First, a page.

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All Saints, Hunmanby, Yorkshire, East Riding

(54°10′53″N, 0°19′25″W)
TA 095 775
pre-1974 traditional (England and Wales) Yorkshire, East Riding
now East Riding of Yorkshire
medieval York
now York
  • Rita Wood
26 Apr 2004

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Hunmanby is a large village in the Scarborough district of Yorkshire, 3 miles SW of Filey. All Saints is large church at the top end of the settlement. It has chancel, nave with N aisle, porch and W tower (Pevsner and Neave 1995, 569; VCH, II 228-45). The interior has woodwork and windows of c. 1845. The nave and chancel however belonged to an aisless Norman church of the late 11th or early 12th century whose plan is still detectable. There is a buttress in the centre of the E wall of the chancel and two lengths of string course in this wall; the roof line can still be seen on the nave E wall. The S doorway has a tympanum, as does the former W doorway which is covered by the slightly later tower: the lower stages of the tower are un-buttressed. The S wall of the tower has four window openings; the W wall has, perhaps, a carved consecration cross. Inside, a simple chancel arch remains, while a plain cylindrical font, broken and no longer in use, is placed in the chancel.


The church is first mentioned in 1086. In 1115, Walter de Gant gave it with its dependent chapels (i.e., Bartindale, Burton Fleming, Fordon, Fowthorpe, Muston, Reighton and Wold Newton) together with a carucate of land at Argam to Bardney Abbey. The rectory and advowson belonged to the abbey until the Dissolution.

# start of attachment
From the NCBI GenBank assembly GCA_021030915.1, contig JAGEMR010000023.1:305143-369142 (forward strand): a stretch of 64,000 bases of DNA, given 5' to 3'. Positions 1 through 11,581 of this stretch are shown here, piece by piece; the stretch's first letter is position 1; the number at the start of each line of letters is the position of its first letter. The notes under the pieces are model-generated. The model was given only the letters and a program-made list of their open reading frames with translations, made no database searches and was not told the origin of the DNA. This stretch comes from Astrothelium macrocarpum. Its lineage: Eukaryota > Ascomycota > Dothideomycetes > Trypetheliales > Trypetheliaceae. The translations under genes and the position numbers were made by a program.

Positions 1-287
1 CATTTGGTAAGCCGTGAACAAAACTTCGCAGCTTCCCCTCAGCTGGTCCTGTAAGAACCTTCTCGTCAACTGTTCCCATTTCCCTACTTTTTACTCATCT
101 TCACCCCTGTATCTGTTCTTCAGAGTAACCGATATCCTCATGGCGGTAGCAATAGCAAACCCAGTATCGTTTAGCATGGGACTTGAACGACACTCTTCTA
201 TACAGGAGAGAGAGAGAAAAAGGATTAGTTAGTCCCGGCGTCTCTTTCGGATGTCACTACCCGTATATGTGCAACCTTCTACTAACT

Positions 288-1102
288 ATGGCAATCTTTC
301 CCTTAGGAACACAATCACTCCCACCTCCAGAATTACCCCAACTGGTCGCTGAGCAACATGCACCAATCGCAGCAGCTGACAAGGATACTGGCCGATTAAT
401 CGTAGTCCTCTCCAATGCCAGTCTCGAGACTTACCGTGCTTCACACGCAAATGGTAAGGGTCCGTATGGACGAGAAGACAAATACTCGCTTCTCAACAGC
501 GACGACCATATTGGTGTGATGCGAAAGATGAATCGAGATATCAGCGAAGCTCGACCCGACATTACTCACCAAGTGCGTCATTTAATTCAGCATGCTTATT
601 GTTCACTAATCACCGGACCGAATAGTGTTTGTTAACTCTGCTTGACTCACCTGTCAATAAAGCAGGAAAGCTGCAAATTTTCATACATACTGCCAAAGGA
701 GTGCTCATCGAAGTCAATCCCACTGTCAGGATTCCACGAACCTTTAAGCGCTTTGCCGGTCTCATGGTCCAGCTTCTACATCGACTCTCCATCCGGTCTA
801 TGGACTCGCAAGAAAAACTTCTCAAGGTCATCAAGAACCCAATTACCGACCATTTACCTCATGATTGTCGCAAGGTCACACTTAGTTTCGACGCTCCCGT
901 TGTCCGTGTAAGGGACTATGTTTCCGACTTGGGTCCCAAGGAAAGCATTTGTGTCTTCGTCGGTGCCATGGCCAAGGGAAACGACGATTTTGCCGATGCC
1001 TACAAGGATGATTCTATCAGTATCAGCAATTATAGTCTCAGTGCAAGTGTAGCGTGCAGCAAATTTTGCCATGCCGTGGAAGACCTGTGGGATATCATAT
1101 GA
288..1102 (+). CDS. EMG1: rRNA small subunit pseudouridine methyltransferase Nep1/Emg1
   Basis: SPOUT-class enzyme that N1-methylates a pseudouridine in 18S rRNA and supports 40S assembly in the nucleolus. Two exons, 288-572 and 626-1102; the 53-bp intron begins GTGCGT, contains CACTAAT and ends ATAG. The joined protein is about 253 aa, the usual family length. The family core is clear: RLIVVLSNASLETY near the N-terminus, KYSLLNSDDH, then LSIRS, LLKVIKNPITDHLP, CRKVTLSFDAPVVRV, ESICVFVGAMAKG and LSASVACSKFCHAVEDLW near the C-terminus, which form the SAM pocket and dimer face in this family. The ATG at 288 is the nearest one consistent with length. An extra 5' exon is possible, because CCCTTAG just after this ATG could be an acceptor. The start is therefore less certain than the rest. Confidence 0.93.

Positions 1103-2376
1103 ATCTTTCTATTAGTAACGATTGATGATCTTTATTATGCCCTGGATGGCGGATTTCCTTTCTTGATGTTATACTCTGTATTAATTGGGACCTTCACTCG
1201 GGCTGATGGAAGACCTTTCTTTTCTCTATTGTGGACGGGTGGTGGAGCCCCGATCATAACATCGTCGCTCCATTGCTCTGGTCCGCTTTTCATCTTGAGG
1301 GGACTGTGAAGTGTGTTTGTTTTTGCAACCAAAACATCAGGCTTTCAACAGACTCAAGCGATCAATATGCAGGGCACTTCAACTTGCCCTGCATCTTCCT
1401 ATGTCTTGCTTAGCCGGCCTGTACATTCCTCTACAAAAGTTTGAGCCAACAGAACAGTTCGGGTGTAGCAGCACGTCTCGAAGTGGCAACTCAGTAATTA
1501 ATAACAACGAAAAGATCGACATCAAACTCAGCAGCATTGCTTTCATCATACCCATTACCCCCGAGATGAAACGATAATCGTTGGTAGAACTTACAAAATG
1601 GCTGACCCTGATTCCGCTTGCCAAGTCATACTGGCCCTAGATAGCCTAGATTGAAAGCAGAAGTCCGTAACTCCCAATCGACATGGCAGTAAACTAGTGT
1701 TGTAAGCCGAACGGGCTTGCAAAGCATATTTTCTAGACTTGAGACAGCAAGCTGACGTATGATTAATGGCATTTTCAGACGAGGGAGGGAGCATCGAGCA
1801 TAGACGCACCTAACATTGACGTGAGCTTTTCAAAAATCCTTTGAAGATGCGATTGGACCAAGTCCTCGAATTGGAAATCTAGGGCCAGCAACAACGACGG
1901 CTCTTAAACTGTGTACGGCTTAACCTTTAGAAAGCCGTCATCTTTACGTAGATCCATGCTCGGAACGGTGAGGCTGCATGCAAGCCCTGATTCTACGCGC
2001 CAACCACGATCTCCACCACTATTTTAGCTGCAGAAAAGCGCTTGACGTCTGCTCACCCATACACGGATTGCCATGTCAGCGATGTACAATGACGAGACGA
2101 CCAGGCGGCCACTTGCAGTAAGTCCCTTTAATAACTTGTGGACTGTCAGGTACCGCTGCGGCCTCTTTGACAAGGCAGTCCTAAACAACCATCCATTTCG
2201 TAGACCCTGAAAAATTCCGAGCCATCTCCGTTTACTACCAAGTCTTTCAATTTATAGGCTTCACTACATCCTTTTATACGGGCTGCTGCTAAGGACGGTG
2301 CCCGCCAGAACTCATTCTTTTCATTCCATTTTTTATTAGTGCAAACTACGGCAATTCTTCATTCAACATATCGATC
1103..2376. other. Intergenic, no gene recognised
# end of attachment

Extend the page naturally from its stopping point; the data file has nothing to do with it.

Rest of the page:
There were two estates in 1086; the larger belonged to Gilbert de Gant, and the other was perhaps that later known as the manor of Bartindale. Hunmanby, including its berewicks and soke. This had fallen in value from £12 pre-Conquest to £3 in 1086 (VCH, ii, 231).

Bartindale and Fowthorpe chapels are last mentioned in 1360, and have long since ceased to exist (VCH ii, 236).


Exterior Features



Exterior Decoration

String courses

Interior Features


Chancel arch/Apse arches




S doorway: The odd relationship of the apparent bottom of the tympanum to the imposts may be due to a piece of stone or wood being let in. The S and W doorways are similar in width of opening and in general make-up, but the S doorway has probably been reconstructed at some time; the label may have been added. Compare the doorway at Fordon.

The label-stops on the window on the S face of the tower may be compared to those on the W doorway at Etton, where the stops are at the level of the imposts. Compare also the doorway at Foston (YN) in which there are masks or heads carved as stops on the wide label, these stops end just above the imposts.

The chancel arch may have been refashioned in the 17th or 18th century. There are no plans in the faculties at the Borthwick Institute, but two are displayed in the church.

Note the cobbles used as paving at the entrance; these are chalk pebbles as found on the beach. There are many records of this sort of flooring in the churches. Pevsner and Neave say the building includes ‘some cobble and chalk’.


Legal Action Group, All Saints Church, Hunmanby (Scarborough, c. 1970).

J. E. Morris, The East Riding of Yorkshire (London, 1906), 2nd edn. (1919), pp. 223-4.

N. Pevsner and D. Neave, Yorkshire: York and the East Riding, 2nd. edn. (London, 1995).

VCH Yorkshire East Riding, II (Oxford, 1976), pp. 228-236.